Price fixing by humans is illegal. But what happens if it’s being done by machines? In a Globe and Mail op-ed, PPF Fellow Vass Bednar looks at the implications of a concerning new phenomenon, algorithmic collusion. “There is nothing inherently wrong with setting prices based on what a competitor charges,” writes Bednar, “but these algorithms react quickly, are at work constantly and have access to a great volume of information. The result is that they mimic the effects of traditional price-fixing.”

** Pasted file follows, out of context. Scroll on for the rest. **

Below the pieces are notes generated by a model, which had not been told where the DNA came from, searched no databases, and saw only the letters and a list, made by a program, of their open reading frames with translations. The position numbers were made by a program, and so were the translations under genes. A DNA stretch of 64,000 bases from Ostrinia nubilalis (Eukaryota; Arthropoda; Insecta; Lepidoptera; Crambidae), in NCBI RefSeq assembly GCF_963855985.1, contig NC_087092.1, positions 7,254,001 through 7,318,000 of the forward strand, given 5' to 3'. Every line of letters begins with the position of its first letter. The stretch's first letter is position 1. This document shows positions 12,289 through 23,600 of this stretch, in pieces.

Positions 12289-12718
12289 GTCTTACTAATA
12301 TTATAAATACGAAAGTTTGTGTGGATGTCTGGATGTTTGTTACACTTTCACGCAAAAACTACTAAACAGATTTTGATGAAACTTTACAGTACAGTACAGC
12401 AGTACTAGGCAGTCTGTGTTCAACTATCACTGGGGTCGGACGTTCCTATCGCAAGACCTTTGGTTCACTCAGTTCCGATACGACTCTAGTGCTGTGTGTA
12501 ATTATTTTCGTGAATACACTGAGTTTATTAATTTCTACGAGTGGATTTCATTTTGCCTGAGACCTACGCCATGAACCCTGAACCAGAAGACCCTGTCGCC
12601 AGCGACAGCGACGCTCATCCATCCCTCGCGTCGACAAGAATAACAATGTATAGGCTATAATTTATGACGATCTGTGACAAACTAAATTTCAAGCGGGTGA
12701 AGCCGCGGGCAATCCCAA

The Logic offers a deep dive on Canada’s trade relationship with the U.S. and efforts to expand economic ties. Reporter Murad Hemmadi talks to PPF Fellow Steve Verheul about his experience as Ottawa’s former chief trade negotiator. From the story: “Verheul, who played a critical role in USMCA, said Ottawa’s inability to land a major deal since then is not necessarily a bad sign. ‘Countries have moved away from many of the principles of trade agreements,’ he said. ‘There’s more protectionism. There are more cases where rules are being ignored or breached.’ To avoid irrelevance, trade policy needs to expand beyond its traditional focus on market growth to account for how governments are intervening to address climate change.” There are two new episodes out of PPF Fellow Ed Whittingham’s podcast, Energy vs Climate. The first looks at the effects of climate disinformation and litigation and features Dr. Benjamin Franta, Senior Research Fellow in Climate Litigation at the Oxford Sustainable Law Programme and the founding head of the Climate Litigation Lab. The other focuses on the challenge of battery storage, with guest Dr. Y. Shirley Meng, a professor at the Pritzker School of Molecular Engineering at the University of Chicago.